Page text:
Much time has lapsed since the last dispatch from the field; it has become increasingly arduous to commit to updating the ethno-blog as my days are enveloped by an ever-growing barrage of fieldwork tasks. However, with the recent flooding in the region I had a free rainy day to write about some findings from structured interviews and participant observation in Puerto Maldonado. I tackle three interconnected topics that have recently emerged during fieldwork: (1) risks associated with park guarding and the consequences they might entail, such as a costly injury or financial hardship from quitting the job, (2) a particular strategy to cope with such consequences called a pollada (chicken party), which is also an important cultural practice that encourages reciprocity and solidarity, and (3) ethnographic challenges of framing interview questions to better understand the ways in which work, reciprocity, and contingent labor are intertwined in Madre de Dios.
Risks of Park Guarding
Since arriving to Madre de Dios at the start of April 2014 I have been collecting narratives of conservation work. Risk is one theme I explore during structured interviews and many of the stories my questions elicit are surprising and sometimes a little terrifying. I have gained tremendous respect for conservation workers, especially park guards who in particular face myriad risks while guarding their control posts and conducting patrols. Below are a few abbreviated examples of risk narratives:
A lone park guard was working in the office at his outpost near the Transoceanic Highway when he was suddenly knocked unconscious by a blow to the head with a pistol. He awoke several minutes later as masked men fastened him to a tree and left him for the forest—they were likely narco-traffickers securing a safe passageway through the protected area. Two harrowing days passed before help arrived after personnel at headquarters grew concerned when the park guard hadn’t responded to two consecutive daily dispatches. He was found alive but had lost some blood and was covered in insect bites.
In a more remote area of Madre de Dios at the world’s first private conservation concession (Los Amigos) a park guard or “promotor” was conducting a bi-monthly routine patrullaje (patrol) on a peke peke (canoe with small outboard motor) up the Los Amigos watershed in 2013 when his boat was attacked at the bend of the river by several members of the Mascho-Piro native ethnic group. The Mascho-Piro (among several other native populations in Madre de Dios) have been living in voluntary isolation since the rubber boom ended over one hundred years ago (click here for an excellent blog post about the Mashco-Piro by anthropologist Glenn Shepard).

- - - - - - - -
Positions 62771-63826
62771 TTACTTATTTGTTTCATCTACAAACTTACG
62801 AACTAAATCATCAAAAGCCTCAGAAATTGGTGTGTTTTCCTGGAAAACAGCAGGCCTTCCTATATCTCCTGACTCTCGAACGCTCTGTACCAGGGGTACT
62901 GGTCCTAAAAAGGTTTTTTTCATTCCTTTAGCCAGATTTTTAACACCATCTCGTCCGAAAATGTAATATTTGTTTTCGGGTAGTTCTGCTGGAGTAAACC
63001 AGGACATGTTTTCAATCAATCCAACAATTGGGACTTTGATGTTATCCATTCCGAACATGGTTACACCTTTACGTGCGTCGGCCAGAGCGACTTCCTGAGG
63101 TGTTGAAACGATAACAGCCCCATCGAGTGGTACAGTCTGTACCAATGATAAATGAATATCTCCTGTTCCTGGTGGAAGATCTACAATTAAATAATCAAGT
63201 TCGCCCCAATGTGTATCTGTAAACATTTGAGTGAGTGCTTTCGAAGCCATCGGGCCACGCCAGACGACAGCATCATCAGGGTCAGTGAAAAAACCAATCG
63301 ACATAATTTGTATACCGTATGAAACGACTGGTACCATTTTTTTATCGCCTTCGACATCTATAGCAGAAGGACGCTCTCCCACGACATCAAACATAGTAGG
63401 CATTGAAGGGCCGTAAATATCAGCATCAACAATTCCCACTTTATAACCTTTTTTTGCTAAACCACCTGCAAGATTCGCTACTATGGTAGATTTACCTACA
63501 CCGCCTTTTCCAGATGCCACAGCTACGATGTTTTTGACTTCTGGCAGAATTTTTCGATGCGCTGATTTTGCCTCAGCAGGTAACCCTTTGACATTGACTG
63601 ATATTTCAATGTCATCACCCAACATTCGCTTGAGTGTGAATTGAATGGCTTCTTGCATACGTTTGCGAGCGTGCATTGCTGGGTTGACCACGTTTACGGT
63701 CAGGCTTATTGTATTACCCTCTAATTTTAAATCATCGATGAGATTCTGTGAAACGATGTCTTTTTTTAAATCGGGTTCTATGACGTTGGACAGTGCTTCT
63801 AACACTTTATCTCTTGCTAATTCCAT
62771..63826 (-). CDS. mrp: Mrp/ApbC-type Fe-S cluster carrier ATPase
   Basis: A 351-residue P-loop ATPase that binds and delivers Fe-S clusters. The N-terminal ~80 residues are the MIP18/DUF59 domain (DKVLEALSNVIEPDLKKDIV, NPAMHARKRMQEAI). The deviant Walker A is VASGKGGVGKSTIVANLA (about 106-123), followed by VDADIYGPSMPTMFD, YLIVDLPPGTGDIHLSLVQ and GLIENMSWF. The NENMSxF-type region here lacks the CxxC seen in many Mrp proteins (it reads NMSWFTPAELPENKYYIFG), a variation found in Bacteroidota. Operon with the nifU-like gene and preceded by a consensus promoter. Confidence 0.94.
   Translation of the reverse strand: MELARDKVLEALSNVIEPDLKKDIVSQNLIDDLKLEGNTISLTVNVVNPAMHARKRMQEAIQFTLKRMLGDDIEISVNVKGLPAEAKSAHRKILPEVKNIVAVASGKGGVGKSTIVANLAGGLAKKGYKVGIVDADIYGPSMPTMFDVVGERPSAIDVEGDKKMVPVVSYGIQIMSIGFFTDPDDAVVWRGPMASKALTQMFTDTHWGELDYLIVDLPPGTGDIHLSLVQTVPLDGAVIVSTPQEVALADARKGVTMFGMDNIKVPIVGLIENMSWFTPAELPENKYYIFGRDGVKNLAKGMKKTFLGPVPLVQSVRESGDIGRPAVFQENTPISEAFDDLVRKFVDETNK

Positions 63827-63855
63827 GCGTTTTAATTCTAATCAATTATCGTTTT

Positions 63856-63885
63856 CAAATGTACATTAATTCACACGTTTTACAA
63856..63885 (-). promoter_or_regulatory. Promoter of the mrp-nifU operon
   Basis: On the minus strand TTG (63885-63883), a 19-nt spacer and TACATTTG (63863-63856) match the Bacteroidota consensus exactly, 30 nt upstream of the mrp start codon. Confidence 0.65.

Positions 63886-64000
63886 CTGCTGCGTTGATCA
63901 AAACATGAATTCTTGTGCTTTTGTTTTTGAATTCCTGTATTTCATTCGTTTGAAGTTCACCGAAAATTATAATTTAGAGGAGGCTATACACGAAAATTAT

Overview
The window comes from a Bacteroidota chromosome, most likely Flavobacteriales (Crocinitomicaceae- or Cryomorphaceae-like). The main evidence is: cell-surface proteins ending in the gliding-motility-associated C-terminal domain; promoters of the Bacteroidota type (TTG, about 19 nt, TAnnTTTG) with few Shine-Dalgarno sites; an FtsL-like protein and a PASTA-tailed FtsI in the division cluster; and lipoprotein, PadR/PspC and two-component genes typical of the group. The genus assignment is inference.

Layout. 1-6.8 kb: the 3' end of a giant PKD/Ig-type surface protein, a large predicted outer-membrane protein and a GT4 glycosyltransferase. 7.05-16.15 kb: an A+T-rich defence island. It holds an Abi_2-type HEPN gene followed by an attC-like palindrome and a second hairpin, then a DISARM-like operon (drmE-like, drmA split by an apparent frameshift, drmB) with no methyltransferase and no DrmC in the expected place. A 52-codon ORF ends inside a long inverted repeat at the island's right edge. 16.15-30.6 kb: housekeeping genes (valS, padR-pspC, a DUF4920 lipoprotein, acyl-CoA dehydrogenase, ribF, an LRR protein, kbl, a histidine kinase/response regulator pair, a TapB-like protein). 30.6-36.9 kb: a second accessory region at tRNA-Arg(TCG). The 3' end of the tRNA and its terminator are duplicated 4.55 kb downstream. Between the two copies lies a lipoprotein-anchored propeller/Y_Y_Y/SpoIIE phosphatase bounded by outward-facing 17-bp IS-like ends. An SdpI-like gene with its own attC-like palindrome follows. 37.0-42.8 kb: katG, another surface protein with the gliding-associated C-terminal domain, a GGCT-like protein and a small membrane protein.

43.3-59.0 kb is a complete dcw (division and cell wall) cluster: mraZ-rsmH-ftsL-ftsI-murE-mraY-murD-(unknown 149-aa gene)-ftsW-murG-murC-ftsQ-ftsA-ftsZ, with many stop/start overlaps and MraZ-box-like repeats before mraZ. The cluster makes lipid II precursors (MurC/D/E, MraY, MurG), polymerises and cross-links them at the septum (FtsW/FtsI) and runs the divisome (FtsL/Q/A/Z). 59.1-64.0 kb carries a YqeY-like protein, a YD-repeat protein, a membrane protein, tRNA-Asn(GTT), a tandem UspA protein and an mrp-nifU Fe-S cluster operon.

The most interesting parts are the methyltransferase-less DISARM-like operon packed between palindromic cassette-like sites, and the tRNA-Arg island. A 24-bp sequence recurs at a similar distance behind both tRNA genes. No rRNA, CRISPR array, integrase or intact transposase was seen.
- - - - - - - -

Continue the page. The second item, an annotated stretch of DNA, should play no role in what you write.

The park guard quickly continued upriver until another group of Mascho-Piro men emerged from the forest at the next river bend and began shooting again with bows and arrows—the park guard quickly maneuvered the boat in a fast 180 degree turn and throttled the motor as fast as it would spin to escape (which he did without injury though he returned to his post with a few ‘souvenirs’— arrows that had fallen inside the boat). I accompanied his replacement (he quit soon after) along with two other guards in May 2014 as they patrolled the Los Amigos River past an abandoned control post that was raided a few years ago by Mashco-Piro.
I recently conversed with a taxi driver who was a guard at Manu National Park in the 1990s. At this time park guards received a monthly salary of around 50 percent of what it is today (~$500) and did not receive benefits such as health insurance. The cab driver recounted a story of his last day on the job. He was clearing trails with a machete one afternoon when he arrived to a massive thicket of paca (thorny bamboo with very sharp spines). He began to cut it down when suddenly a few shoots fell onto him and punctured his abdomen, causing a profound wound that excessively bled. He was fortunate to have access to a helicopter that particular day; a congressman had just flown in from Lima to visit a nearby native community and offered his helicopter to transport the injured park guard to the nearest hospital in Cusco. He mentioned that he lost 20 kilograms after the accident due to health complications associated with the injury.